Whole Leaf Tobacco

Deluxestogie Grow Log 2019

deluxestogie

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Plans for my 2019 Garden

I find that it is once again time to begin carving garden plans in stone.



That's 6 varieties (only one of which is new, and one is an oldie), for a total of about 130 plants. ["Fallow" means that the grower needs less work and more rest.]

The Trabzon is absolutely, definitely the final and last new Oriental that I will ever trial-plant. (I've grown twenty-two different Oriental varieties, and this has naturally got to stop! Trabzon will be #23.) Of all those that I've grown, I have been delighted with (in no particular order):
  • Xanthi-Yaka
  • Izmir Osbas
  • Samsun
  • Samsun-Maden
  • Bafra
  • Prilep 66-9/7
  • Düzce
  • Prancak N-1 (actually an Indonesian Prancak cross with Izmir)
  • Smyrna #9
So, as you can see, even the short list of favorite Orientals leaves too many to grow any of them very frequently. My sole use for Orientals is pipe blending. [My pipes are generally fallow during the warmer months.] I've been happiest with stalk-cutting and sun-curing on the stalk, followed by kilning.

My cigar picks are distilling to Corojo 99, Olor, Piloto Cubano, Vuelta Abajo. My use of Long Red, PA Red, Dutch Ohio and Little Dutch is so much slower than for the Caribbean types, that they fade to only alternate years. Likewise, my consumption of flue-cured warrants a small grow in alternate years.

Little Yellow, on track for 2019, is a beautiful, thick-leafed, sticky, though light-colored heirloom Dark-Air variety. I haven't grown it for 6 or 7 years.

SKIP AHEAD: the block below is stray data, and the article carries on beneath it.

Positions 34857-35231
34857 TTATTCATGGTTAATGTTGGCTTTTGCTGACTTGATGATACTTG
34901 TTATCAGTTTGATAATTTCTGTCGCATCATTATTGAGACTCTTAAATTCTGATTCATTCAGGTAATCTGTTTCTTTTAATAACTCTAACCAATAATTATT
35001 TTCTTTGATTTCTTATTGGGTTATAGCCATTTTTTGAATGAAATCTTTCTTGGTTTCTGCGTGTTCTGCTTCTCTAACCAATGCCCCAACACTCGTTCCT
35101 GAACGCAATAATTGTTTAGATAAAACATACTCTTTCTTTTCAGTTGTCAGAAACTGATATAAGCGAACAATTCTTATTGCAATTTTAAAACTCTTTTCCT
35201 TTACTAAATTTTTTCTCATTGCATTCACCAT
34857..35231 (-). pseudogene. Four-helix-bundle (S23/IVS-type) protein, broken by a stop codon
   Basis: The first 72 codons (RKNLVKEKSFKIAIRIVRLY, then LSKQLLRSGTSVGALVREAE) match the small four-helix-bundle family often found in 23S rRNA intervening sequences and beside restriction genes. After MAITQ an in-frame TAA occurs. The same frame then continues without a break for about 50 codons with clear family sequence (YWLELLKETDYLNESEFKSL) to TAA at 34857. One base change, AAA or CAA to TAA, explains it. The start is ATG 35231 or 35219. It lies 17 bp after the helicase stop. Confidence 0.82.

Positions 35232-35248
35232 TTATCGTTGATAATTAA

Bob
 

ChinaVoodoo

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I think you should try L'Assomption 201, because I won't have a garden this year, and the seeds I got from ARS-GRIN should probably be grown.

Edit: naah. Maybe not. I think I can grow it at my friends place. It'll be good for me.
 

Charly

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I admire your self-control Bob !
Only 6 varieties ! I hope one day I will be able to reduce my grow list like you.

There are so many strains I want to try... and my 2019's grow list is already too long !

I wish you good luck with your crop and I will follow your blog with pleasure.
(Best wishes for this new year)
 

ciennepi

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Best wishes Bob:) I admire that after only a few hours of the new year you are planning your next grow.
Do you will try to germinate the two old seed of the past year that don't be much collaborative?;)
 

deluxestogie

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ciennepi, I'm not planning to add anything to the list given above. Ha!

Charly, I actually finalized the garden plan for 2019 in early November. The graphic was waiting like a vulture perched on a dead branch, until 2019--then it descended to the forum.

Bob
 

deluxestogie

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My plans for this summer include being out of town for the last week of June. This time period is typically about a week to 10 days after my first wave of hornworms, which would mean returning a week or so before the second wave. So my thought is to purchase BT (Bacillus thuringiensis var. kurstaki), and spray my leaf on the evening before I depart. With a 40% probability of rain on any given day of June here, that gives me coverage--maybe--for the first half of the time I'm gone. If it rains immediately, then I'll have to take my chances with being in between waves of hornworms. Unmolested hornworms, given 10 days of party time on my plants would be a sight to see.

Summertime for tobacco is not all that different a burden from having dairy cows. You just can't leave without making arrangements.

But it's all about priorities. I'm planning a long road trip to the North Rim of the Grand Canyon with my oldest brother and my 11 year old grandson--two codgers and a kid. I'm afraid I'm no longer backpacking capable, though my brother and grandson are. I'll just go along for the long ride, take lots of photos, and instruct my grandson on how to prepare our meals at the campsites, how to pitch the tent by himself, how to treat questionable water, and how to navigate the interstate highways with a road atlas, and of course, how to orient himself with a topographical map using a compass.